Perry Mason (1957–1966)
7.7/10
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The Case of the Golden Girls 

Victor Montalvo picks up a young lady hitchhiking which results in being blackmailed by her. He is part owner of a storied men's club but a new co-owner is changing the format. When he is killed, Victor is charged and she is a key witness.

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(based on a novel by), | 1 more credit »
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Cast

Episode cast overview, first billed only:
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Dan Tobin ...
Philip Bourneuf ...
Victor Montalvo
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Beverly Garnett
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Debbie Conrad (as Angela Dorian)
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Irving Florian
Jean Engstrom ...
Corinne Richland
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Stacey Garnett (as George Neise)
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Rick Durbin
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Lee Frederick ...
Sgt. Eggers (as Lee Fredericks)
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Storyline

Stacey Garnett driving near the beach picks up young Debbie Conrad. He gives her his card offering her a job as a Golden Bear at his club before stopping at a company property for a meeting taking a small gun with him. After hearing shots she runs away and finds a second ride with Victor Montalvo at a phone booth. She notices and quietly picks up the same gun in the floorboard. When the majority owner of the Golden Bear Club Stacey Garnett is found shot to death, his partner Victor Montalvo is charged with murder and he turns to Perry Mason to defend him. There is no doubt that Montalvo disliked Garnett who took over the club and it's magazine, which focused on outdoor activities, and turned into a men's club and girlie magazine. Montalvo was known to have detested what Garnett did but the forensic evidence also shows that he was killed with a odd-caliber gun, which Montalvo happens to own. Perry is certain of his client's innocence but there are several others who would like to have ... Written by garykmcd

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Genres:

Crime | Drama | Mystery

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Release Date:

19 December 1965 (USA)  »

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1.33 : 1
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Trivia

The music heard at The Golden Bear Club shortly before the owner is arrested is the same music played by The Mosquitoes in the Gilligan's Island episode "Don't Bug the Mosquitoes," including the song "You Need Me," sung by Ginger, Mary Ann, and Mrs. Howell! See more »

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User Reviews

Interesting continuum evidence of TV vs. sexploitation films
23 March 2017 | by (New York, New York) – See all my reviews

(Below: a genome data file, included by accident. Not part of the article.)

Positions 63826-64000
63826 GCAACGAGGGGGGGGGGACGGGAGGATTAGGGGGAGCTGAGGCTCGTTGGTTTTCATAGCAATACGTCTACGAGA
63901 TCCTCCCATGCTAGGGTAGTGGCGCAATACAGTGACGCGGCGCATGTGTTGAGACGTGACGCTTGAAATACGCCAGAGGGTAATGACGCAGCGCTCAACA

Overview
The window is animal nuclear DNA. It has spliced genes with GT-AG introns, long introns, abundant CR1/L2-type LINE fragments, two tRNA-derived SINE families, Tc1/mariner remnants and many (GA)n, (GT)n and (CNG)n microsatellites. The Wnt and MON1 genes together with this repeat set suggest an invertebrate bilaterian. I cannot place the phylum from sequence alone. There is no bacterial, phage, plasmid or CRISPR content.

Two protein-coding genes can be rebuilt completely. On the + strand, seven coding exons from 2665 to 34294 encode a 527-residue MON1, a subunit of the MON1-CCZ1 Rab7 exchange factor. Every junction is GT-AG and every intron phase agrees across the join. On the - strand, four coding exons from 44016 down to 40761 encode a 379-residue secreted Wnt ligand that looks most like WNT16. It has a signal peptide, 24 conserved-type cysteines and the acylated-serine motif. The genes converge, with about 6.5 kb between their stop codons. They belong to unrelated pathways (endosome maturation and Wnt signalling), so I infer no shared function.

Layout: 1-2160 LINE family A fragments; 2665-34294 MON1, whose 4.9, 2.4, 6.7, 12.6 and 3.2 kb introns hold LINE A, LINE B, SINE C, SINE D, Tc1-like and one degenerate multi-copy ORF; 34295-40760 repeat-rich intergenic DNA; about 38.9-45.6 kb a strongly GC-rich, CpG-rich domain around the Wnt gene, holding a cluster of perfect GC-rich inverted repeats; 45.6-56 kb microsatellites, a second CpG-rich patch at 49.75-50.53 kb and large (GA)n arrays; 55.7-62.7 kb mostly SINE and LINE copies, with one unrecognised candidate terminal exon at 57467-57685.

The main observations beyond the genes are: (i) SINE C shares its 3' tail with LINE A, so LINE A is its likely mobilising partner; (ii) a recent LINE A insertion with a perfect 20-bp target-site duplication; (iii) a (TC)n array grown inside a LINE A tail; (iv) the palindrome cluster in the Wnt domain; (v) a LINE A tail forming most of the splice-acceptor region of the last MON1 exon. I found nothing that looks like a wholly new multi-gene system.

Other IMDb reviewers have usefully recounted the links of this episode being a remake of "The Case of the Vagabond Virgin" (title of which appears in the opening credits alongside the new title) and the coincidental career ups & downs of beautiful guest star Victoria Vetri. But for me it is the opening sequence that merits comment.

Vetri is picked up on the roadside by the faux-Hugh Hefner character and the black and white visuals and content exactly capture the look, style and risqué situation of countless 1960s Adult movies, only without the nudity and violence that made those pre-rating system releases forbidden fruit shown to Adults-Only audiences at burlesque houses and Adult theatres of the day. Of course, "Perry Mason" would qualify for a G rating once the MPAA ratings were created 3 years later, but the tone is the same. And as with sexploitation films, it would be easy to edit in more explicit insert shots were this episode to have been expanded into a feature film, perhaps for European audiences ("Man from U.N.C.L.E." episodes were famously augmented for theatrical release though hardly "Adult" in content.

I have always contended that mainstream and Adult cinema and TV represent a continuum, as evidenced by the similarity of early 1970s drive-in exploitation movies and subsequent hit TV series (best example: Ted Mikels' "The Doll Squad"begat "Charley's Angels"). The only surprised I had watching "The Case of the Golden Girls" beyond the use of Golden Bear as the club and magazine name in the show without apologies to Jack Nicklaus was the end credits, attributing the episode to Jesse Hibbs, veteran TV and B-movie helmer. I would have bet anything based on the opening scene that Arthur Marks had been the director, he of hundreds of "Perry Mason" episodes who evolved into a famous drive-in exploitation film director in the '70s ("Bonnie's Kids", "The Roommates", etc., but I was wrong.


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